Johann Boulter  25:03  
Yeah, and both are important. Yeah, in different cycles in the seasons of nature, but also in the seasons of your own life, like there might be times where you just need the nourishment and other times where you want to go, and you want that little bit of extra push. And even when you're doing that, it's it's within within your own tolerance level. So if you're pushing yourself too much, and kind of going out of your window tolerance, then you can push yourself into a, into a stress mode and into into burnout. So learning kind of just playing with that edge a little bit. And balancing it out with the the practices and then more calming practices, so that you have, if you do have a burst of energy, you're allowing yourself to recover, because often I find that, you know, in my career is that this is all of these kind of milestones you're working towards, and you just keep going and you reach one. And then okay, that was the next one, instead of like taking that time to celebrate what you've just achieved. And to really sit with that for a moment, and doesn't need to take a lot of time. But just that practice of doing a little bit of reflecting is all part of self care as well before you start to move into the next the next milestone the next lantern. Because otherwise, you'll burn yourself out, you can't keep going and keep going, you might be able to do that when you're like 20. But when you start to get that on in your career, it becomes harder to bounce back like you didn't really do need, I find that you really do need that time to recover. And all of these practices can be used to help with that recovery. And it might be a little bit different than each time. But having a tool set of ones that we'll experiment with, sometimes one will work and sometimes you need a few. And that's all okay. Yeah,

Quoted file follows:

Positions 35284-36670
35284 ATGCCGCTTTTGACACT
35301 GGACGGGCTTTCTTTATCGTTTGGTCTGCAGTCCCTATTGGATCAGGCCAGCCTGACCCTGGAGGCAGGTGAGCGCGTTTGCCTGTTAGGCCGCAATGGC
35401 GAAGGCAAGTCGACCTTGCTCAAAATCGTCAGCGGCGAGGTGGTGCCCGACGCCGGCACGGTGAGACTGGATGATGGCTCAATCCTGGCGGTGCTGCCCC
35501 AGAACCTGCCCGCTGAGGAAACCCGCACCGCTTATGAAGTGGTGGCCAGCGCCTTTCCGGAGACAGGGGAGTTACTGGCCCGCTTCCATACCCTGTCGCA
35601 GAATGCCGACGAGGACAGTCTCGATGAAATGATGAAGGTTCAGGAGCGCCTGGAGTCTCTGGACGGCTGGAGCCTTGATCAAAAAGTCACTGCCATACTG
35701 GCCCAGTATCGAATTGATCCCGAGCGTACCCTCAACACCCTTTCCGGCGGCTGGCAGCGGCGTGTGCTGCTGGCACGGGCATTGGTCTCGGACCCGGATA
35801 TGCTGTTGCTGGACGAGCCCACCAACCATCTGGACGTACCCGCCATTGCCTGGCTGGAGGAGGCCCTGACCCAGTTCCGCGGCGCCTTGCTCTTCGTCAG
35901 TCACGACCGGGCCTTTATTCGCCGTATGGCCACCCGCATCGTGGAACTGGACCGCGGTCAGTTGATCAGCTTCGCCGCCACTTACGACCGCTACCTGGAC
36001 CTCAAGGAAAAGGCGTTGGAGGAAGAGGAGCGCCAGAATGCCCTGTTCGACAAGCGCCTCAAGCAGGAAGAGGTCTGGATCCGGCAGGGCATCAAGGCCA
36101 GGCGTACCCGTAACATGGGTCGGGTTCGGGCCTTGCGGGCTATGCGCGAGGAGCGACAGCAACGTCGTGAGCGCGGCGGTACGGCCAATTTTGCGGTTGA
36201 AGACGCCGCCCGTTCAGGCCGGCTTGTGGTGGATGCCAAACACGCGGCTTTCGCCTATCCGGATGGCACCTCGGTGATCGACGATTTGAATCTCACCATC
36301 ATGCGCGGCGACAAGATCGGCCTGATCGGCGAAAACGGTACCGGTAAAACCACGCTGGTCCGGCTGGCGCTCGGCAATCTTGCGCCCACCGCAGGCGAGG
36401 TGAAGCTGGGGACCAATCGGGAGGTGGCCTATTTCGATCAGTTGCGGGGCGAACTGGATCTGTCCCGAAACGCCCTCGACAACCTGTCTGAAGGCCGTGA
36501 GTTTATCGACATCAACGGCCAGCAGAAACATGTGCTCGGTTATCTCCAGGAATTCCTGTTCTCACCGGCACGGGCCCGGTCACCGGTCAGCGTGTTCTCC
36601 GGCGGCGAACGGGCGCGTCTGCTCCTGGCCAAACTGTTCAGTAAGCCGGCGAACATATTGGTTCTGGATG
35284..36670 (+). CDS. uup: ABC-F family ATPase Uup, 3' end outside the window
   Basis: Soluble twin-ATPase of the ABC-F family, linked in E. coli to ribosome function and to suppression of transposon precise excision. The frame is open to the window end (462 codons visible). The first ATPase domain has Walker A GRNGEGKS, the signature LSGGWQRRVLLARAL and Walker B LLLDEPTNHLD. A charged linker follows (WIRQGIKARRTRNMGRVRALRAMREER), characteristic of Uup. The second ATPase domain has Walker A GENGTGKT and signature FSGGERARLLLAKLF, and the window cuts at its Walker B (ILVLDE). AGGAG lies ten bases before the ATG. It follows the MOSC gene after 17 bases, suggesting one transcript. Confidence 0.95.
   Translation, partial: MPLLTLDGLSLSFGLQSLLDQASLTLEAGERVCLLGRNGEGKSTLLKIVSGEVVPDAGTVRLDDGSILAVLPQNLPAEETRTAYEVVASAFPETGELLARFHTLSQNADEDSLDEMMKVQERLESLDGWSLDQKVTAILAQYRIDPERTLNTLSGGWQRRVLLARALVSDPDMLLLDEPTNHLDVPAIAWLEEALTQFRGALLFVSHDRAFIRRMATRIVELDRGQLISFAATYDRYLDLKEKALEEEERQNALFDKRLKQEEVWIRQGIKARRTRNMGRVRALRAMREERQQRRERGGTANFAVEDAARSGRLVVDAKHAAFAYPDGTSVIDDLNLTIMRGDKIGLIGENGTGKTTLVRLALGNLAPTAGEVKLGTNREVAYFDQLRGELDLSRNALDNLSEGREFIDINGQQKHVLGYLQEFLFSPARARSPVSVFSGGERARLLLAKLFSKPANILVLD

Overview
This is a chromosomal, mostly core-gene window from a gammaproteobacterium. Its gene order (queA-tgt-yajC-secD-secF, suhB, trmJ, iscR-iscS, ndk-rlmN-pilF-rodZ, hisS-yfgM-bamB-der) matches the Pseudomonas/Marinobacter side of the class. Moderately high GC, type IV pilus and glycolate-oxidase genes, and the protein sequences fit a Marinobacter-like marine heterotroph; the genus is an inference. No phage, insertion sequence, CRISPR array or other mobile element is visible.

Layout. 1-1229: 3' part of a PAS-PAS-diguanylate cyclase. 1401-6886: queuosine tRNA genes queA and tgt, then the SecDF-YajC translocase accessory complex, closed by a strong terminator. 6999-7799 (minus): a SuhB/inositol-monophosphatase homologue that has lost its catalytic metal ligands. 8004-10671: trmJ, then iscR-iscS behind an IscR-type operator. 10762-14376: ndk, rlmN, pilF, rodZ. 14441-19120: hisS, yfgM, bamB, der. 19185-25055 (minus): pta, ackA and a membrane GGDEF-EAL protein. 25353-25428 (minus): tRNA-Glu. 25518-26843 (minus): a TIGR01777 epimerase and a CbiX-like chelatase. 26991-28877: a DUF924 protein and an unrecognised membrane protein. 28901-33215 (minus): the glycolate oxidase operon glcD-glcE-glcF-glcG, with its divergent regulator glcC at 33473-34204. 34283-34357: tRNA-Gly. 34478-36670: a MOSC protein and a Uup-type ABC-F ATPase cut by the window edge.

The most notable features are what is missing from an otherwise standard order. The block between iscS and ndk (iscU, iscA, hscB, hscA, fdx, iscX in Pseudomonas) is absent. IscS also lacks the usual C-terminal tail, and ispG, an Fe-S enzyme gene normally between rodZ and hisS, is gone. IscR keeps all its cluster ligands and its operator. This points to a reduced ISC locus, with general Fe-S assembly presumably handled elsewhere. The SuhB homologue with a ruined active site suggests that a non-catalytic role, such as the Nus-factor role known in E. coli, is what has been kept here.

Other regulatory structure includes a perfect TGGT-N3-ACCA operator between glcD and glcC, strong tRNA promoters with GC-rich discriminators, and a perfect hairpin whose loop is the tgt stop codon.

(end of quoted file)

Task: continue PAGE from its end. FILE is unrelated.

Erin Aquin  26:41  
you know, that it's it's so interesting that you say that when we were writing the Superabound book, and you know, we talked about this in, in several programs in the certification as well. But it's one of the reasons why we have this process for how to reach a lantern, when we're talking about the tangible challenges that are the terrain between someone and their next goal or milestone. And two of those phases are reflect and rest is something we had to kind of very consciously build into our methodology because it's the thing that most of our clients will skip. I'm sure some of your clients are like this, too. They will. We're just human. We're like, Okay, we lit that lantern, there's another lantern up there, we better get going because we're probably behind. But before we can actually repeat the whole process of making decisions, and moving towards what we want, it's really good to have the period of time to reflect on where we've been what we've achieved what we've learned, and then actually begun some downtime. Yeah,